Coasting, Part III

Posted by Ken Campbell August 26, 2008 0 Comment 493 views

When we got back to the beach, the fog that we thought had gone slowly returned. We stayed just outside the surf zone and continued paddling south, toward the next point. According to the chart, just around the corner was Goodman Creek, and we figured we’d give it a look. We weren’t ready to camp yet – we had been aiming for Mosquito Creek, about three miles further down – but there might be better options at Goodman Creek.
And then there were caves.

We rounded the point and were treated to a view that came straight from Cape Flattery. High, stone cliff faces, fringes of the forest visible at their tops, descending to the sea, where they had been split and carved by the water into intricate designs. “You don’t see this from the trail,” we said to one another as we paddled toward the first cave.

It was about forty feet high and twenty wide. The back roof had collapsed and formed a tiny, rocky beach and the hole in the roof let in the light. The surf was hitting the mouth of the cave at almost right angles, and the waves were breaking directly into the enclosed space. I backed in, knowing I probably would not come ashore here, but relishing the chance to paddle in such a remote place, where few have been before. The waves beat on the beach behind me as I watched the waves roll in.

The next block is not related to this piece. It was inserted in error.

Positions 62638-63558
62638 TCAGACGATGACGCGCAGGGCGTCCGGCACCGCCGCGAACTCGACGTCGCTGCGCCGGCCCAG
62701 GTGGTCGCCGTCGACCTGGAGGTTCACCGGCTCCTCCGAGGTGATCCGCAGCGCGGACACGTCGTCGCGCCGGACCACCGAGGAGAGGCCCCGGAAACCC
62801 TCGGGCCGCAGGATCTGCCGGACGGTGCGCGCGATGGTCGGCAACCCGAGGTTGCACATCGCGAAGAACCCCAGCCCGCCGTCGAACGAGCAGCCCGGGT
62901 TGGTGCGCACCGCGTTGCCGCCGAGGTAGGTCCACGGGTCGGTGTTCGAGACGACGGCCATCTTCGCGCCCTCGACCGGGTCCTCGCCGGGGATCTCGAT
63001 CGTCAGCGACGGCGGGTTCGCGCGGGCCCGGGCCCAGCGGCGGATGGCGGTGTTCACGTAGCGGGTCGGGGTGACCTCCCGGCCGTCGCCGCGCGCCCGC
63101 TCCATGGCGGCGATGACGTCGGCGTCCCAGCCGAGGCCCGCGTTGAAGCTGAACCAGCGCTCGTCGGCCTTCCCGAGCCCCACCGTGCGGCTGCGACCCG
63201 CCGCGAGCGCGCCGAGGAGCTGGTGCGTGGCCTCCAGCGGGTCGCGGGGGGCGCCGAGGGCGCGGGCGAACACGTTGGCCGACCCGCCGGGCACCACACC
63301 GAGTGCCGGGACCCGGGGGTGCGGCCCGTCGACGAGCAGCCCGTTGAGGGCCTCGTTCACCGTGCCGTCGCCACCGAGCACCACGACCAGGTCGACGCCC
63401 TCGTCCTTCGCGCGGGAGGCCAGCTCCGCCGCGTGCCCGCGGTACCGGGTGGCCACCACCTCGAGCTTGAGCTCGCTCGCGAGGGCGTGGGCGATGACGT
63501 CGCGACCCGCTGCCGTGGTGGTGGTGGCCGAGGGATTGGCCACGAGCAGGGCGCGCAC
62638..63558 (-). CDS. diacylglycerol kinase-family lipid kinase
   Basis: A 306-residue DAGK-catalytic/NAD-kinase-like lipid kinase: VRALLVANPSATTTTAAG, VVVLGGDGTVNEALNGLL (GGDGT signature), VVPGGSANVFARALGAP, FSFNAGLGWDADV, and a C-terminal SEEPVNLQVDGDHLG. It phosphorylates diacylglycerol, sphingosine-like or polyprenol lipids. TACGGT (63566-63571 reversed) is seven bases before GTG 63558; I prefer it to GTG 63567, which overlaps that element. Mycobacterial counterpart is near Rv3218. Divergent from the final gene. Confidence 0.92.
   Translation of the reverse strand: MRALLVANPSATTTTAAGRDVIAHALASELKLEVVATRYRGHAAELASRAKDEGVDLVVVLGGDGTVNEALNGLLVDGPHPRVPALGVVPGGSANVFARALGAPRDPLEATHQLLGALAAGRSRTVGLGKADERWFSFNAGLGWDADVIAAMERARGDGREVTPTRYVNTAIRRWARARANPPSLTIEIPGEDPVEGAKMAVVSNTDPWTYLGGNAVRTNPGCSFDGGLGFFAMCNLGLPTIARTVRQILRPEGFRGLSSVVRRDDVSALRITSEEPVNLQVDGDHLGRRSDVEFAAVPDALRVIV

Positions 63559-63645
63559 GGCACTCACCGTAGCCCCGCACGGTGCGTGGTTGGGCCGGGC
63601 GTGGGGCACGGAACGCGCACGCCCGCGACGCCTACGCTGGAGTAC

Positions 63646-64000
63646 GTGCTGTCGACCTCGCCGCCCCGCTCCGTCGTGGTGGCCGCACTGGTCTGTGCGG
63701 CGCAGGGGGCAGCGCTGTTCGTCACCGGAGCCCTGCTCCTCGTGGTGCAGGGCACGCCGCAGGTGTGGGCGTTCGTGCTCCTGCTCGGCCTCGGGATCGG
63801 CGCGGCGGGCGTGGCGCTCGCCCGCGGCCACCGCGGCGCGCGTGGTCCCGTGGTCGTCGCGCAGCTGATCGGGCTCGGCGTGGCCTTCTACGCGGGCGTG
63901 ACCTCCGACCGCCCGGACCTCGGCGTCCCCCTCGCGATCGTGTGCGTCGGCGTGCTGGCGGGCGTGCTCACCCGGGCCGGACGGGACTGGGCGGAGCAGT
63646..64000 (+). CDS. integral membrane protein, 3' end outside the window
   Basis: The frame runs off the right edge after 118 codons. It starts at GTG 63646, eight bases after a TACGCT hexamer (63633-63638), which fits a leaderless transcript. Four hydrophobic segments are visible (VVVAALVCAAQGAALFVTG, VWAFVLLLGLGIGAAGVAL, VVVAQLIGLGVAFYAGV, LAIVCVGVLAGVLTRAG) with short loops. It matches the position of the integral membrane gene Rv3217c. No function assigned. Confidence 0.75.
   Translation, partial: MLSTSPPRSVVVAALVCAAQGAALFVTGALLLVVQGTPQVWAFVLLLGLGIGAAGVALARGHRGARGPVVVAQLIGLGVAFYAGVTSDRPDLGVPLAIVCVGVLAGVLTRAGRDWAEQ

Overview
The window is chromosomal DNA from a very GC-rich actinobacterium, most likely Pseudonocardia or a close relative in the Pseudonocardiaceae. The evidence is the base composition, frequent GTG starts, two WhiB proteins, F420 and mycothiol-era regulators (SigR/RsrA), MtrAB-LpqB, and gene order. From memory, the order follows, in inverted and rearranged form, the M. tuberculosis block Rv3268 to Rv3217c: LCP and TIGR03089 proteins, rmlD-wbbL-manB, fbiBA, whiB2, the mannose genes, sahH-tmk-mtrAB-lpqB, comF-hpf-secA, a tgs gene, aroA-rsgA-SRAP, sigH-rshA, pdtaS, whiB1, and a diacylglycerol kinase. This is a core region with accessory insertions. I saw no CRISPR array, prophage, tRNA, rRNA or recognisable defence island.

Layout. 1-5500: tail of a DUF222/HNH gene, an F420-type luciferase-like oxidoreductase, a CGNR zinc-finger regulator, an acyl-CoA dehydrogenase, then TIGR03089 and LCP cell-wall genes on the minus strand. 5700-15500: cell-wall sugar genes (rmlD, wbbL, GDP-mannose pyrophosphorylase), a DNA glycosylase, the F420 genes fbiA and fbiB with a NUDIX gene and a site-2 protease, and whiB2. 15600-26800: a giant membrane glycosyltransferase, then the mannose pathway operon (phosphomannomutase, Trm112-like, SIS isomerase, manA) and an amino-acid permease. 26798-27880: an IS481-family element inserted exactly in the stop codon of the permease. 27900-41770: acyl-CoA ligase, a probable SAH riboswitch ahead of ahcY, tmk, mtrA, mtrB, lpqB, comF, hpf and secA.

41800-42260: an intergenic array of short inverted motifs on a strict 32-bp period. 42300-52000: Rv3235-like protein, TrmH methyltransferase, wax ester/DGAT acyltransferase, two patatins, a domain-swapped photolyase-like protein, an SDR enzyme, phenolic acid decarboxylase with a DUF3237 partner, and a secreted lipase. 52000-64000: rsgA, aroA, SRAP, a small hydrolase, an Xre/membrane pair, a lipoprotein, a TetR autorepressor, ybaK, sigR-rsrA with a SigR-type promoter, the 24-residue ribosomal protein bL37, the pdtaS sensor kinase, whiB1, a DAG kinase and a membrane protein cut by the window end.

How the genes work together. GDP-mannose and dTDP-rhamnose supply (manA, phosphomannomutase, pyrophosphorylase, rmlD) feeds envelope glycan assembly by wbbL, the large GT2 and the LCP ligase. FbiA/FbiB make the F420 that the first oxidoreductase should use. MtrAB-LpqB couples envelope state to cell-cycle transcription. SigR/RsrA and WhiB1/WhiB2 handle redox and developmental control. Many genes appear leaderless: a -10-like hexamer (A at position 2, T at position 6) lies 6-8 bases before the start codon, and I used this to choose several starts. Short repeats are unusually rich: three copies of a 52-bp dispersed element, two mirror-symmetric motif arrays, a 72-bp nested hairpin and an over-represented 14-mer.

Immediately south of the cave entrance was a blowhole. All a blowhole is, really, is a sea cave. Small one, sometimes just a short tunnel in the stone. When the tide is at the right level, however, you’ve got a blowhole. Wave comes in, rattles to the end of the cave and is pushed back by the hydraulic forces it has generated. It shoots back through the tiny mouth of the hole, forming a geyser at it erupts sideways from the wall.

We spent over a half-hour here. Paddling up to the entrance, eyeing the waves as they rose and disappeared into the blow hole, then tasting the salty blast as it doused us in spray. More hoots and woo-hoo’s per minute than anything else I’ve done lately. It was a wild, primeval carnival ride, exciting and rare. To be able to kayak among such wild places and such powerful forces as tide, waves and time was a glimpse at the best it can be.

Then it got better.

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